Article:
The topic of finding and keeping readers is a moving target. Just when you think you might have it all figured out, something gets in your way, or so it seems.
There’s a must-read article at Publishers Weekly’s Booklife titled, “Advanced Marketing Tactics for Indie Authors,” by Jenifer McCartney, and the message in this article is that Indie authors need to heed the best practices of successfully self-published authors such as Hugh Howey, E.L. James, and Barbara Freethy to name a few.
One point that definitely resonated with me is that distribution matters. Most of us are familiar with the tag line in the movie the Field of Dreams that if you build it they will come but unfortunately for Indie authors, if you write it doesn’t necessarily equate to readers reading it. The article talks about the issues of making your book available beyond the e-book format and IngramSpark, a year-old publishing service that was developed specifically for Indie authors, may hold some hope for Indie authors with regards to distribution to bookstores. Bookstores are still a vital part of any authors connection to readers, whether Indie or traditionally published. In my opinion so are libraries.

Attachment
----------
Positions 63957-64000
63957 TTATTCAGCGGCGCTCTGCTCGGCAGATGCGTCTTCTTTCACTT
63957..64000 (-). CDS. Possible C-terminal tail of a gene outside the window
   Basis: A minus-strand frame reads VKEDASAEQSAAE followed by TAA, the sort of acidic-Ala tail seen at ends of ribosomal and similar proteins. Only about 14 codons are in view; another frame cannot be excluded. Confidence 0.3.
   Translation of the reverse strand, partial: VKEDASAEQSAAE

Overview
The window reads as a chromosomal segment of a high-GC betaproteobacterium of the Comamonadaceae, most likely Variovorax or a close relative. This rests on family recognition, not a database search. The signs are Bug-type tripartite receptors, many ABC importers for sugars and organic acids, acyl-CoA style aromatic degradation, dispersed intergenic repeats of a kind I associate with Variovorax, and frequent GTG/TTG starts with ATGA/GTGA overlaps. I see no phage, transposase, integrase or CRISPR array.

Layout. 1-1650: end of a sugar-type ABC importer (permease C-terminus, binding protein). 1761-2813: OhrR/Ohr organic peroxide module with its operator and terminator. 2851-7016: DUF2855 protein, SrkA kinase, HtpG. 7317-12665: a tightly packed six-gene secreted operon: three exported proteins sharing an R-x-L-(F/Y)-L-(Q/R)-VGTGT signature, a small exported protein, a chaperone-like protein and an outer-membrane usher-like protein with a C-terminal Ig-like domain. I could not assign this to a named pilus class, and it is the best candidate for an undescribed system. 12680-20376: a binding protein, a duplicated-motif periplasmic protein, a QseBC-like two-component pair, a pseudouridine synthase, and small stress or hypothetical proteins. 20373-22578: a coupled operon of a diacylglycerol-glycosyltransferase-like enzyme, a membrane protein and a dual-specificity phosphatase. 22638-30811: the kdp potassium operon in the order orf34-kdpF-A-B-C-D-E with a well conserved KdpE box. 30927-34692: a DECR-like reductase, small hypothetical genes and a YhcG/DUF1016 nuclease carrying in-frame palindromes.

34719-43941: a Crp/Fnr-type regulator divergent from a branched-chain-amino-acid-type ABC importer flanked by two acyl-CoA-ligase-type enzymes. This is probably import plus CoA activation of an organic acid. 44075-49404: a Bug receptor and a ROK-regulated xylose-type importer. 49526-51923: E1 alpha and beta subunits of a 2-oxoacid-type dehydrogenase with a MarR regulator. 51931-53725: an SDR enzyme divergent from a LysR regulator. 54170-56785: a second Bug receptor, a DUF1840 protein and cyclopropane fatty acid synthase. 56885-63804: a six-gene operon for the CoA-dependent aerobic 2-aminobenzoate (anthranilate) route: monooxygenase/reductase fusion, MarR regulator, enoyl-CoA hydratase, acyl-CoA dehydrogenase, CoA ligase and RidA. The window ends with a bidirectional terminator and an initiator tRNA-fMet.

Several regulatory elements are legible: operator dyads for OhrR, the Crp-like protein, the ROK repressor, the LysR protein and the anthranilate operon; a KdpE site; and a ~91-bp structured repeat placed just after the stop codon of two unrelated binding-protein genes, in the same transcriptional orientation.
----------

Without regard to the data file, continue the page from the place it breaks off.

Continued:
Another point that resonated for me is persistence. I’ve long said that the only ones not published are those who give up or those who are dead, although, there are examples of authors whose works find publication and success only after they’ve died. Anne Frank, of course, is an obvious example. Another example is John Kennedy Toole whose A Confederacy of Dunces was published eleven years after his death thanks to his mother and a fellow writer. It even won the Pulitzer Prize for fiction in 1981, which is interesting given that it and his other novels were rejected by publishers during his lifetime.
I’m thinking that most of us want to find publishing success before we die so persistence is a key ingredient to making this happen. Take a look at the article referenced above and see if it provides any insight in your journey to finding and keeping readers. Here’s the link: